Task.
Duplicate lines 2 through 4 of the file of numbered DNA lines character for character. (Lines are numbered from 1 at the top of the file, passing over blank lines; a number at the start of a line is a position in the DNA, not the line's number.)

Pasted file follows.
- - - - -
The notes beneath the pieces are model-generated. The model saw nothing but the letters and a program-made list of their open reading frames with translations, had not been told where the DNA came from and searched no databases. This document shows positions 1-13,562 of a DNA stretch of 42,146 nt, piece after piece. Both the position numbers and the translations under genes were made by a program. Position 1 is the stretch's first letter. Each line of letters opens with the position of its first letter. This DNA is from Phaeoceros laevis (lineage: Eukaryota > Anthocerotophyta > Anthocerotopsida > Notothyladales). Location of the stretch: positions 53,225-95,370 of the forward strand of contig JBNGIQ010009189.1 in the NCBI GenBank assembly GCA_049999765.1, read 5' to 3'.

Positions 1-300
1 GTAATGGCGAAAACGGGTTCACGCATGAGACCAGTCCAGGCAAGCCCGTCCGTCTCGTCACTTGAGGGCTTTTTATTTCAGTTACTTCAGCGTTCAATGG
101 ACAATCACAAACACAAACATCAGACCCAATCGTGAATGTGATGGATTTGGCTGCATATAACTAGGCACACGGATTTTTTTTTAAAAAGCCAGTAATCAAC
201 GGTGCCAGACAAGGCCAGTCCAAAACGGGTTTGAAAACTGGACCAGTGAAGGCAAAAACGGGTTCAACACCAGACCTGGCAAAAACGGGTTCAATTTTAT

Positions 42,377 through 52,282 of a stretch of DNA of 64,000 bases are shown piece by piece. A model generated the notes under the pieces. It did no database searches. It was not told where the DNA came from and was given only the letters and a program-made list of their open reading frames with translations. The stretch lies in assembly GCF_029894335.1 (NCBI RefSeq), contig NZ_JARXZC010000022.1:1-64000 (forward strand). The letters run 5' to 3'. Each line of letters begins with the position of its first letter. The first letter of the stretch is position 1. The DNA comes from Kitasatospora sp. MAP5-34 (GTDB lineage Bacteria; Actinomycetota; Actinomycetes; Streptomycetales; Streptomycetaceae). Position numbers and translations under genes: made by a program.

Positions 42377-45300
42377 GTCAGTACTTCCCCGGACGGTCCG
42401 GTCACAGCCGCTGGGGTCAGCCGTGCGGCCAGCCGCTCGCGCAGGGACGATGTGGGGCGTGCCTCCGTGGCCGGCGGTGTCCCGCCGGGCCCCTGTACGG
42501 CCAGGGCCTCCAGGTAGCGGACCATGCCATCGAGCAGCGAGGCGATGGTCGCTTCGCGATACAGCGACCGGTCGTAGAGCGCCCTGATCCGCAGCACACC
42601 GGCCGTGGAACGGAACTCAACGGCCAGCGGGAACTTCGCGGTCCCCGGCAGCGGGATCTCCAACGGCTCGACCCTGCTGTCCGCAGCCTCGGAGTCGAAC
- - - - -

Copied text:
Positions 1-300
1 GTAATGGCGAAAACGGGTTCACGCATGAGACCAGTCCAGGCAAGCCCGTCCGTCTCGTCACTTGAGGGCTTTTTATTTCAGTTACTTCAGCGTTCAATGG
101 ACAATCACAAACACAAACATCAGACCCAATCGTGAATGTGATGGATTTGGCTGCATATAACTAGGCACACGGATTTTTTTTTAAAAAGCCAGTAATCAAC